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United States. Office of the US High Commissioner for Germany / Germany's parliament in action; the September 1949 debate on the government's statement of policy

Adenauer, Konrad
Policy statement of the German Federal Government as delivered in the Bundestag on 20 September 1949 by Federal Chancellor Dr. Konrad Adenauer of the Christian Democratic Union,   pp. 20-28 PDF (3.4 MB)

Page 20

Policy Statement of the German Federal Government
as delivered in the Bundestag on 20 September 1949 by
Federal Chancellor Dr. Konrad Adenauer of the Christian Democratic Union
(Christlich-Demokratische Union - CDU)
Ladies and Gentlemen:
After the lengthy negotiations of the Parliamen-
tary Council and after the Bundestag elections on
14 August, no time has been lost in completing
the establishment of the new Germany.
On 7 September the Bundestag and the Bundes-
rat constituted themselves, on 12 September the
Bundestag elected the Federal President and, on
15 September, the Federal Chancellor. Thereupon
the Federal President appointed me as Federal
Chancellor on the same day. Today, on 20 Septem-
ber, he has appointed the Federal Ministers as
proposed by me. Thus the formation of the Federal
Government has taken place today, and the Occu-
pation Statute has therefore also come into force.
Even though the competence of the Bundestag and
the Federal Government is restricted by the Occu-
pation Statute, this development, this creation of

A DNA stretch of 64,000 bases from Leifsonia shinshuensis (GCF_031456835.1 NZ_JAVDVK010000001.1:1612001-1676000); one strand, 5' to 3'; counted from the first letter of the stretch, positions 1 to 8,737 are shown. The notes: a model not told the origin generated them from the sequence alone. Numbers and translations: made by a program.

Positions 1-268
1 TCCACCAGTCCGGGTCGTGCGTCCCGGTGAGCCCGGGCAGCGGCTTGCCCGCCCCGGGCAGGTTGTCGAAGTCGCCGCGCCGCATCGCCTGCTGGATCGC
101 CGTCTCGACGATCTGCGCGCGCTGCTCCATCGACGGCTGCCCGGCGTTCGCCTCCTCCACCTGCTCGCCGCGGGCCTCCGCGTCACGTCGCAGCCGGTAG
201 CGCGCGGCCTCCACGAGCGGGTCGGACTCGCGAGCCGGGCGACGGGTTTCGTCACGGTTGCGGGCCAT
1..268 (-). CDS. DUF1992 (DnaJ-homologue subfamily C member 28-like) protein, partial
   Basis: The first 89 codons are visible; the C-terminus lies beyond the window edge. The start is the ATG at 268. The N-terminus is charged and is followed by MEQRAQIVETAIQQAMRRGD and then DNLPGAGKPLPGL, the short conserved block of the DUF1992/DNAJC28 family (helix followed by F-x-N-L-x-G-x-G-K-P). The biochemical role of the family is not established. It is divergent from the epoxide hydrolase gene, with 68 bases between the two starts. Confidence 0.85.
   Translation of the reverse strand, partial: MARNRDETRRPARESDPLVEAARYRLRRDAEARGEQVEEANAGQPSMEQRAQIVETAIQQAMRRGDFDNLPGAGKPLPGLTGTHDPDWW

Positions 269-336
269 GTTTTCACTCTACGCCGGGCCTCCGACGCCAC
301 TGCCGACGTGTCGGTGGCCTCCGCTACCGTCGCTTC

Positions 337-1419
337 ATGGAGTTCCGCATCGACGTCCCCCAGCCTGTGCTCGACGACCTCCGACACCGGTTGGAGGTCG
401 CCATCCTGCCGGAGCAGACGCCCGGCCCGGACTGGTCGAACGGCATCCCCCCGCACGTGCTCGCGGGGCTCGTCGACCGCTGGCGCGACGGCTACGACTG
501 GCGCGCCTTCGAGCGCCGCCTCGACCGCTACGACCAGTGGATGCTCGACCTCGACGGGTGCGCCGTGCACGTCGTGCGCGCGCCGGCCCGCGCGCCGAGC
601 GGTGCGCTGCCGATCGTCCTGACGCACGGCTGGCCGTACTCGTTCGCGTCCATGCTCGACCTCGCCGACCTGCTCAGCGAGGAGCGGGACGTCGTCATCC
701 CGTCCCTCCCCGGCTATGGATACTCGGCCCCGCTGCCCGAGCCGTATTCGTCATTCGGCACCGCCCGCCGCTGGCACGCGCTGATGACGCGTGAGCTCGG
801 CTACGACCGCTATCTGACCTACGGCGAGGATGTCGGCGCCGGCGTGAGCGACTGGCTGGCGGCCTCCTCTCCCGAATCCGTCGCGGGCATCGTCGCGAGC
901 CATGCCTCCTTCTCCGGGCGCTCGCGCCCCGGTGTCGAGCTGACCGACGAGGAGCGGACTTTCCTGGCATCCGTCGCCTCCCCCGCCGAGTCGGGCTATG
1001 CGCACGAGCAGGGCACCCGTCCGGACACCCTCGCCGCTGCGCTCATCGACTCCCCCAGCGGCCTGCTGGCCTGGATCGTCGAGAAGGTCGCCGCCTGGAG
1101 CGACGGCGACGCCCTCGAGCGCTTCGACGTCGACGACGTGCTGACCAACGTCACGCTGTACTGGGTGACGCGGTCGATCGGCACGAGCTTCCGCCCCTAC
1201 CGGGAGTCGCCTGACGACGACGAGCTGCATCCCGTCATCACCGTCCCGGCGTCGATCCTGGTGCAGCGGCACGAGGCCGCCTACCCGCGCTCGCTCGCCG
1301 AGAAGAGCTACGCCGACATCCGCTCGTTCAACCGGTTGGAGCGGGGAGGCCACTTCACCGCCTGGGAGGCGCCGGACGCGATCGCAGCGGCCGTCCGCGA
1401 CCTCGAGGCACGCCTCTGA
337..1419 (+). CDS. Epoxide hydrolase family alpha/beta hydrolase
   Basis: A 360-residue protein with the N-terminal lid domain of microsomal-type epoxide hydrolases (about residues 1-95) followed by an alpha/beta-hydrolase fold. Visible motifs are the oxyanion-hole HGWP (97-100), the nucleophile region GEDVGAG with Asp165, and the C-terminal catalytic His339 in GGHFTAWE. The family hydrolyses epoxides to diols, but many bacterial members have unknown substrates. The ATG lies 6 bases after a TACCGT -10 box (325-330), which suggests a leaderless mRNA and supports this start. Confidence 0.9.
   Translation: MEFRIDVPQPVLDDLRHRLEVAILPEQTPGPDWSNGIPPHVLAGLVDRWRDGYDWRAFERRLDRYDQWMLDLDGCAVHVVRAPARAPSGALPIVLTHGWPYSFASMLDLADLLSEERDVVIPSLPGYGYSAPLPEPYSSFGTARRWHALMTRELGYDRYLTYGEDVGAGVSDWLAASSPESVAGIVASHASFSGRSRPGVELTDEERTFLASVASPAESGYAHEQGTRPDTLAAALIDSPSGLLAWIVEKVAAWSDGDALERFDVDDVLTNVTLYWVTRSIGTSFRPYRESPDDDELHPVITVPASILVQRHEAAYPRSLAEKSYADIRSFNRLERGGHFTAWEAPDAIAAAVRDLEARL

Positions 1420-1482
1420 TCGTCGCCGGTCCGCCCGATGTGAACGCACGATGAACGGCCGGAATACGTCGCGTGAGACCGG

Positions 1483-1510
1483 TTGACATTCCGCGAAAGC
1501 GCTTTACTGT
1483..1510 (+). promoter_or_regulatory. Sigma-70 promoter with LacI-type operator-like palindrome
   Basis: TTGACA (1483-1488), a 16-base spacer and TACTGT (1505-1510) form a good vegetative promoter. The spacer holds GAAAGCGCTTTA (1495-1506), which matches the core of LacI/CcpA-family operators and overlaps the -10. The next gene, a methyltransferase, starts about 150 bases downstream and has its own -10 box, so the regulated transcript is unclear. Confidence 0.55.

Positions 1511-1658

the nucleus of a German State, should nevertheless
fill us with joy.
The progress in relation to the conditions which
have existed around us since 1945, and also as
contrasted with conditions under the National
Socialist Reich, is great. We must, it is true, al-
ways remember that Germany and the German
people are not yet free, that the latter still does
not stand on an equal footing with other peoples,
and that it is split into two parts, which is par-
ticularly painful. But at least, we do enjoy rel-
ative freedom as a state; our economy is on the
upgrade and above all we have once more the
protection of the rights of the individual. No one
among us may be robbed of his freedom and life
by a Secret State Police or by some similar organi-
zation, as was the case in the National Socialist
Reich and to our regret is still the case in large
parts of Germany, i.e. in the Soviet Zone. These
assets, protection of the individual's rights and
protection of his personal freedom, which we have
not possessed for so many years, are so precious
that, regardless of all we still lack, we must be glad
that we enjoy once again these rights of the
My election to the Federal Chancellorship and
the formation of the Government are a logical
consequence of the political conditions which had
arisen in the bizonal area as a result of the policy
of the Frankfurt Economic Council. The policy of
the Frankfurt Economic Council, the problem of
a "social free-enterprise economy" (soziale Markt-
wirtschaft) as opposed to a "planned economy",
has so largely dominated our whole situation that
a renunciation of the program upheld by the